April 21, 2020  |  

Comparative genomics reveals unique wood-decay strategies and fruiting body development in the Schizophyllaceae.

Agaricomycetes are fruiting body-forming fungi that produce some of the most efficient enzyme systems to degrade wood. Despite decades-long interest in their biology, the evolution and functional diversity of both wood-decay and fruiting body formation are incompletely known. We performed comparative genomic and transcriptomic analyses of wood-decay and fruiting body development in Auriculariopsis ampla and Schizophyllum commune (Schizophyllaceae), species with secondarily simplified morphologies, an enigmatic wood-decay strategy and weak pathogenicity to woody plants. The plant cell wall-degrading enzyme repertoires of Schizophyllaceae are transitional between those of white rot species and less efficient wood-degraders such as brown rot or mycorrhizal fungi. Rich repertoires of suberinase and tannase genes were found in both species, with tannases restricted to Agaricomycetes that preferentially colonize bark-covered wood, suggesting potential complementation of their weaker wood-decaying abilities and adaptations to wood colonization through the bark. Fruiting body transcriptomes revealed a high rate of divergence in developmental gene expression, but also several genes with conserved expression patterns, including novel transcription factors and small-secreted proteins, some of the latter which might represent fruiting body effectors. Taken together, our analyses highlighted novel aspects of wood-decay and fruiting body development in an important family of mushroom-forming fungi. © 2019 The Authors. New Phytologist © 2019 New Phytologist Trust.


April 21, 2020  |  

Towards PacBio-based pan-eukaryote metabarcoding using full-length ITS sequences.

Development of high-throughput sequencing techniques have greatly benefited our understanding about microbial ecology; yet the methods producing short reads suffer from species-level resolution and uncertainty of identification. Here we optimize PacBio-based metabarcoding protocols covering the Internal Transcribed Spacer (ITS region) and partial Small Subunit (SSU) of the rRNA gene for species-level identification of all eukaryotes, with a specific focus on Fungi (including Glomeromycota) and Stramenopila (particularly Oomycota). Based on tests on composite soil samples and mock communities, we propose best suitable degenerate primers, ITS9munngs + ITS4ngsUni for eukaryotes and selected groups therein and discuss pros and cons of long read-based identification of eukaryotes. This article is protected by copyright. All rights reserved.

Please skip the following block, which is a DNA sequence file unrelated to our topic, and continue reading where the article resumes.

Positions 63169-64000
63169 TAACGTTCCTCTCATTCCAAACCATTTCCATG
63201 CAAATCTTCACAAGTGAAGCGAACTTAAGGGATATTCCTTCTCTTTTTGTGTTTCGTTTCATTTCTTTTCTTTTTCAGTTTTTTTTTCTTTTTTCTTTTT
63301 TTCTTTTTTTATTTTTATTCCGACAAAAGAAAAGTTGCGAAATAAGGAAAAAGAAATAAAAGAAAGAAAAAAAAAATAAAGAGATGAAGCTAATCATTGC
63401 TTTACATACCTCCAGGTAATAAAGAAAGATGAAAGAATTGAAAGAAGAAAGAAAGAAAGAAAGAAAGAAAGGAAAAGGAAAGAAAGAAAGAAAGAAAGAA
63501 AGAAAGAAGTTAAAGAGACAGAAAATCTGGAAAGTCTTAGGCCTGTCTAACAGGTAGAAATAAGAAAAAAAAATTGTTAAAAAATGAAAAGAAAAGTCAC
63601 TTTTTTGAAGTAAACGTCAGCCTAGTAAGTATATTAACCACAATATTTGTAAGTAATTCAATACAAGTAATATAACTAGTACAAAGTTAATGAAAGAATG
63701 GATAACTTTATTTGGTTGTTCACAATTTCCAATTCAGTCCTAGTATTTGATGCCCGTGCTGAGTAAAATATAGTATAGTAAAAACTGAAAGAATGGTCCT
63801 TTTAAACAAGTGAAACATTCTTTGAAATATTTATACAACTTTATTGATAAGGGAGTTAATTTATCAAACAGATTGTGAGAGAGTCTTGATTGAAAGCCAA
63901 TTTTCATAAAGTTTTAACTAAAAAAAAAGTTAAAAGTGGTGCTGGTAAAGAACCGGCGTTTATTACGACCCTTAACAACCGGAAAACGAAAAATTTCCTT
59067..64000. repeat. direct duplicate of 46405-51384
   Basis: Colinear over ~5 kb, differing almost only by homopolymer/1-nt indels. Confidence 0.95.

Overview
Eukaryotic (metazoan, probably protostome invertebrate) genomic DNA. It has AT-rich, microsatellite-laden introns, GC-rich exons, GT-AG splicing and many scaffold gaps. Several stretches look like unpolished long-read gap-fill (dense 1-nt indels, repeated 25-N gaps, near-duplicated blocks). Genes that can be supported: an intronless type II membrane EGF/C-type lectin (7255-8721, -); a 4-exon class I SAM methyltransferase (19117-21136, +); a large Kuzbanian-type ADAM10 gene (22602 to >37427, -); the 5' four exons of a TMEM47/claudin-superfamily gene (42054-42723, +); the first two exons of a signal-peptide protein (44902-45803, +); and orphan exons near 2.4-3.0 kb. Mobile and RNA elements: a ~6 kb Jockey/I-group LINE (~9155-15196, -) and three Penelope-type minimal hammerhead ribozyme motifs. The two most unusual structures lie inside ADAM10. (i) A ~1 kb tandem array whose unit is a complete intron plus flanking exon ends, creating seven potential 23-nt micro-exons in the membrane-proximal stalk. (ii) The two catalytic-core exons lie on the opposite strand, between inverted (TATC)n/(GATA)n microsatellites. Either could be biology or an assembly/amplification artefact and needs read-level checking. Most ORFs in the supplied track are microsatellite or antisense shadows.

April 21, 2020  |  

Megaphylogeny resolves global patterns of mushroom evolution.

Mushroom-forming fungi (Agaricomycetes) have the greatest morphological diversity and complexity of any group of fungi. They have radiated into most niches and fulfil diverse roles in the ecosystem, including wood decomposers, pathogens or mycorrhizal mutualists. Despite the importance of mushroom-forming fungi, large-scale patterns of their evolutionary history are poorly known, in part due to the lack of a comprehensive and dated molecular phylogeny. Here, using multigene and genome-based data, we assemble a 5,284-species phylogenetic tree and infer ages and broad patterns of speciation/extinction and morphological innovation in mushroom-forming fungi. Agaricomycetes started a rapid class-wide radiation in the Jurassic, coinciding with the spread of (sub)tropical coniferous forests and a warming climate. A possible mass extinction, several clade-specific adaptive radiations and morphological diversification of fruiting bodies followed during the Cretaceous and the Paleogene, convergently giving rise to the classic toadstool morphology, with a cap, stalk and gills (pileate-stipitate morphology). This morphology is associated with increased rates of lineage diversification, suggesting it represents a key innovation in the evolution of mushroom-forming fungi. The increase in mushroom diversity started during the Mesozoic-Cenozoic radiation event, an era of humid climate when terrestrial communities dominated by gymnosperms and reptiles were also expanding.


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